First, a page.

Commons just basically ignored the industry standard of gaining subject consent, particularly for commercial use, and offered up such notions as "looking at the camera is implied consent". We fell on the side of Free Culturists and Fair Use advocates and offered that people in public have no right to privacy ignoring completely that this isn't the case in many countries in the world. A by-product of this approach resulted in Commons coming to be known as a porn repository. A safe place to store images where consent is dubious. While I doubt we can do anything about the legacy wrongs we certainly should strengthen our policies wrt images of identifiable people. CC 4.0 has made this even more of an issue with its explicit waiving of the author's own personality rights. Frankly I think any upload without an explicit statement of consent obtained should be deleted as they are certainly not free for commercial use without subjecting reusers to considerable legal risk. Saffron Blaze (talk) 17:16, 31 January 2014 (UTC)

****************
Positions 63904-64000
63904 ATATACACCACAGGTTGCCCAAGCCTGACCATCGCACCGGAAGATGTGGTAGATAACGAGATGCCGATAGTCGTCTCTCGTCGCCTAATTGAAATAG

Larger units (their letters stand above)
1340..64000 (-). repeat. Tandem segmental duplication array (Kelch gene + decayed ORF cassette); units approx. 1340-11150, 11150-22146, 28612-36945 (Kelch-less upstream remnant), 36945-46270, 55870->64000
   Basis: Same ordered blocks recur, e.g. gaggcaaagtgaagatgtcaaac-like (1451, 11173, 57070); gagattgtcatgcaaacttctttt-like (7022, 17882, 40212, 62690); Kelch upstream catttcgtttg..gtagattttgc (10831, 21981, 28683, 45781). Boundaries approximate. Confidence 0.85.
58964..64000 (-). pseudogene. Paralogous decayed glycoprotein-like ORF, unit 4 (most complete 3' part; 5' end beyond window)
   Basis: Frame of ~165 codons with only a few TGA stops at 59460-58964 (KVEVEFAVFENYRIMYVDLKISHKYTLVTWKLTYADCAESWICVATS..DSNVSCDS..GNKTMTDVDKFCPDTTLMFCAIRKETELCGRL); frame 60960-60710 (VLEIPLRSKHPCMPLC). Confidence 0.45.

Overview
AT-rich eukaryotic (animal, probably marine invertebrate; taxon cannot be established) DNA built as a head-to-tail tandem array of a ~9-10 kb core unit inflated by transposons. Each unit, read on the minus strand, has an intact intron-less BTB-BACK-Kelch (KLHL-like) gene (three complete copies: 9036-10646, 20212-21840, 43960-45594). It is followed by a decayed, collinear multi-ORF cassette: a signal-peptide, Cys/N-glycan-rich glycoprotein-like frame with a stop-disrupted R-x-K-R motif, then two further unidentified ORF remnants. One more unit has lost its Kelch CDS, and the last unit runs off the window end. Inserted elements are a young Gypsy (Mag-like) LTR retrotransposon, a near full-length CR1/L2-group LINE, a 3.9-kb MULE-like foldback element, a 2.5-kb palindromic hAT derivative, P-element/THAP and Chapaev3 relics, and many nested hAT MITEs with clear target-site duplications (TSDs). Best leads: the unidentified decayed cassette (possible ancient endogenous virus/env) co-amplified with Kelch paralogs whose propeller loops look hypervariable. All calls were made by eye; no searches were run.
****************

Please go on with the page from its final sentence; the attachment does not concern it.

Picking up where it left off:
• Saffron Blaze, I'll say again something I've said before: we can't make all images conform to all laws of all countries, or we wouldn't be able to take pictures of modern buildings even in countries that allow freedom of panorama, and pretty much couldn't publish images of most parts of most human bodies (including women's faces) even with consent of the subject because of what is illegal to publish in Saudi Arabia. Taking pictures of identifiable people in public places raises no legal issues in the U.S. where I live and where Commons is hosted. Why on earth would I want to limit my work to what would be allowable under French law? - Jmabel ! talk 21:16, 31 January 2014 (UTC)
I find two problems with your premise. One, you imply the only users of images on Commons are those from the US. We routinely delete images that violate FoP provisions in other countries even though it would pose no issues in the US. Two, even in the US, if you use an image of a person for commercial purposes without consent you can be sued civilly for damages. Saffron Blaze (talk) 21:47, 31 January 2014 (UTC)